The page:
Thankfully, the Elizabethan fashion of women removing all facial hair, including the eyebrows and the top of the forehead, is no longer with us – particularly as it involved using cat poo (I shit you not).  However, the more recent trend of women having hairless armpits and legs was indeed set by Gillette (ok, I lied – Gillette can totally shoulder some of the blame) who, in 1915, launched the Milady Décolleté – a safety razor designed to clean up women’s “objectionable hair”. Hair was also deemed “objectionable” if it dared to reside on one’s lady parts, thanks in no small part to the popularity of the bikini from the 60s onwards, and the ever-present image of the hairless model, actress, or porn star in mainstream advertising.

Actresses Clara Bow & Joan Crawford showing off their hair-free pits in the 1920s.

Of course, this wasn’t really so different from women of the past being held up to the beauty standards set by Renaissance art 500+ years ago. The classical female nude was almost always completely hairless, and there are well-documented instances of hairy women being deemed poor marriage partners because they were considered argumentative and unattractive, while Venetian prostitutes were known to help married women remove bodily hair because “that’s the way our husbands like it”.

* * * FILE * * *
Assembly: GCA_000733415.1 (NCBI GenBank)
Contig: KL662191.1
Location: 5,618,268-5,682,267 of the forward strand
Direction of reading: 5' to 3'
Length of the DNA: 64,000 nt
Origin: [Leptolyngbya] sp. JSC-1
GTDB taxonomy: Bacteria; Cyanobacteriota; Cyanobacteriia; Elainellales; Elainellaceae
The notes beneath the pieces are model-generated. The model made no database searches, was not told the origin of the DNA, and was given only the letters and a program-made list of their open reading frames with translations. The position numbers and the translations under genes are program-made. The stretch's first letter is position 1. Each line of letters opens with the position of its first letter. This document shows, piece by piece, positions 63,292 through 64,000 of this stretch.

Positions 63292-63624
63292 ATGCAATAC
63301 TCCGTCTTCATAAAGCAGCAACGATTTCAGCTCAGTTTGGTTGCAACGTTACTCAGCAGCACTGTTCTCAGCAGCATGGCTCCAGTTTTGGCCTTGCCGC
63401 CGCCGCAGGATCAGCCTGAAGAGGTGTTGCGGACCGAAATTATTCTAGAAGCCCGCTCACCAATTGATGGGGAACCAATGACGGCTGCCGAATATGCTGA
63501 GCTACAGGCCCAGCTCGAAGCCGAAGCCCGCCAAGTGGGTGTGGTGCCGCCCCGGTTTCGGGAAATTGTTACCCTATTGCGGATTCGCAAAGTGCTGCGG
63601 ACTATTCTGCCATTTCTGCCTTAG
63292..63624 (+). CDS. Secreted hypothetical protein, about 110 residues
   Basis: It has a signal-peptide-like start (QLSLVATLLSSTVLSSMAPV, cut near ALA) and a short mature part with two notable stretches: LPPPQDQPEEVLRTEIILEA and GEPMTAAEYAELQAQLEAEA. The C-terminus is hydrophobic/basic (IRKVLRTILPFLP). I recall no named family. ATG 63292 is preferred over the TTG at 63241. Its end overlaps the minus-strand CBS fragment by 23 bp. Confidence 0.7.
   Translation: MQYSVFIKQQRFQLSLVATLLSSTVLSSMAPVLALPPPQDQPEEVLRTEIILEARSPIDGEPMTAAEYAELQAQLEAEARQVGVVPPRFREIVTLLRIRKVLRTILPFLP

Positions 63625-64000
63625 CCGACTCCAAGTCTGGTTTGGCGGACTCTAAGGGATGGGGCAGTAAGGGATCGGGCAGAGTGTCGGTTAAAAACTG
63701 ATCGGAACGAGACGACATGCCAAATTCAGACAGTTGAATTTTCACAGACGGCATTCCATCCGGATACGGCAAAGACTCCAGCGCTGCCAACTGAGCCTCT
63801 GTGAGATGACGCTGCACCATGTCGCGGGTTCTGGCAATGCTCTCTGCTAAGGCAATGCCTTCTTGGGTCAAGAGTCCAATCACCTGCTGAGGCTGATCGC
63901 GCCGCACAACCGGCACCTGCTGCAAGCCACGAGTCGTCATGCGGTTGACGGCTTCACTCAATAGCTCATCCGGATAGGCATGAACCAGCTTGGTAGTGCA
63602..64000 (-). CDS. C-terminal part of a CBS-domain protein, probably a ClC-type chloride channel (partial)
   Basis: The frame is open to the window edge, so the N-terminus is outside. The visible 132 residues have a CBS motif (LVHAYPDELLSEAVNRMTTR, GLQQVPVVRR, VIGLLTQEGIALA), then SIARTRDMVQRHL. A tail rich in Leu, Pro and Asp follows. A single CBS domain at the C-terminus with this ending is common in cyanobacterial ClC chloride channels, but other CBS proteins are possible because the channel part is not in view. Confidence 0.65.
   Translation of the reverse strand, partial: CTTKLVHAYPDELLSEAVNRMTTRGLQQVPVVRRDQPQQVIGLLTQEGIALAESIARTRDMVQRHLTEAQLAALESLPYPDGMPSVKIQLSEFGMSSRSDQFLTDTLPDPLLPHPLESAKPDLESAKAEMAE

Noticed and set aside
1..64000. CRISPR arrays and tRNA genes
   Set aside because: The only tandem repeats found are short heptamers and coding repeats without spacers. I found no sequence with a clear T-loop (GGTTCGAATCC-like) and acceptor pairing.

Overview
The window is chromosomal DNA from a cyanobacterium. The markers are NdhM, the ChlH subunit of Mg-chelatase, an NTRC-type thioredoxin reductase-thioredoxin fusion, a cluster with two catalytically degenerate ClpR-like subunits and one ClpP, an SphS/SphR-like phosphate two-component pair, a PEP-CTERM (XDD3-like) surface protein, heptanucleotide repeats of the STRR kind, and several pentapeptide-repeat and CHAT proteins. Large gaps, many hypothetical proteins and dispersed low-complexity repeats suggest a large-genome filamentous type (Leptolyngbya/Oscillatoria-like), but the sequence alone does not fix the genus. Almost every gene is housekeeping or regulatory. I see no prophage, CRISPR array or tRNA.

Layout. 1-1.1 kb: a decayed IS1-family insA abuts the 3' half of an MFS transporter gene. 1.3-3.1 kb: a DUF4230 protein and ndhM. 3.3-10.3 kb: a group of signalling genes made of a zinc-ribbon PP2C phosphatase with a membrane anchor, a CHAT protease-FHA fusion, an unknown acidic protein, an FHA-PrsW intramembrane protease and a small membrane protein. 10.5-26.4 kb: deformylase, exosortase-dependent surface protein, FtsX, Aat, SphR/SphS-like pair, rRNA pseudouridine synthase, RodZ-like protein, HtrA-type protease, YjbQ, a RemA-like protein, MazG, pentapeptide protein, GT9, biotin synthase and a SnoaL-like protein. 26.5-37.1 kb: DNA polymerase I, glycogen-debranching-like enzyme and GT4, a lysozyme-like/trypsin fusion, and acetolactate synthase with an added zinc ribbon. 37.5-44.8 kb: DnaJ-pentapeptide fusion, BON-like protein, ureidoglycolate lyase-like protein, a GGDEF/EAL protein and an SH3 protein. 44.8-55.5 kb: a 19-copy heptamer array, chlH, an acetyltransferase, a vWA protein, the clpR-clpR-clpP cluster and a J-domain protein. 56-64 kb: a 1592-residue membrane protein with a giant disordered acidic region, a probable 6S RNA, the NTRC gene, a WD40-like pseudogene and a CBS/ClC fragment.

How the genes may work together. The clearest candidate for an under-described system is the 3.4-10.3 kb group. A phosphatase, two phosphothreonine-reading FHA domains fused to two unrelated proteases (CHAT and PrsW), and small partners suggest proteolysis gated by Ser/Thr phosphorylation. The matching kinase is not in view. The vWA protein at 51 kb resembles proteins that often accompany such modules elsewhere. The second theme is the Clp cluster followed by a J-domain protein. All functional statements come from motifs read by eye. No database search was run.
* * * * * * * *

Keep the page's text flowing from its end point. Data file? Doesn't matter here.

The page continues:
Why do I still do it? Why do I, a self-proclaimed feminist killjoy, still shave or wax virtually everything below the neck?


Long story short: women remove their bodily hair because their sexual partners (usually men) like it that way, and the fashion industry stands to gain from selling women products and services that they don’t really need. Patriarchal Capitalism – screwing women since for-fucking-ever.


I suspected this was the case even before I researched hair-removal throughout history (although it was fascinating; did you know that the ancient Egyptians used seashells as tweezers?). So why do I still do it? Knowing what I do, why do I, a self-proclaimed feminist killjoy, still shave or wax virtually everything below the neck?


Internalised misogyny?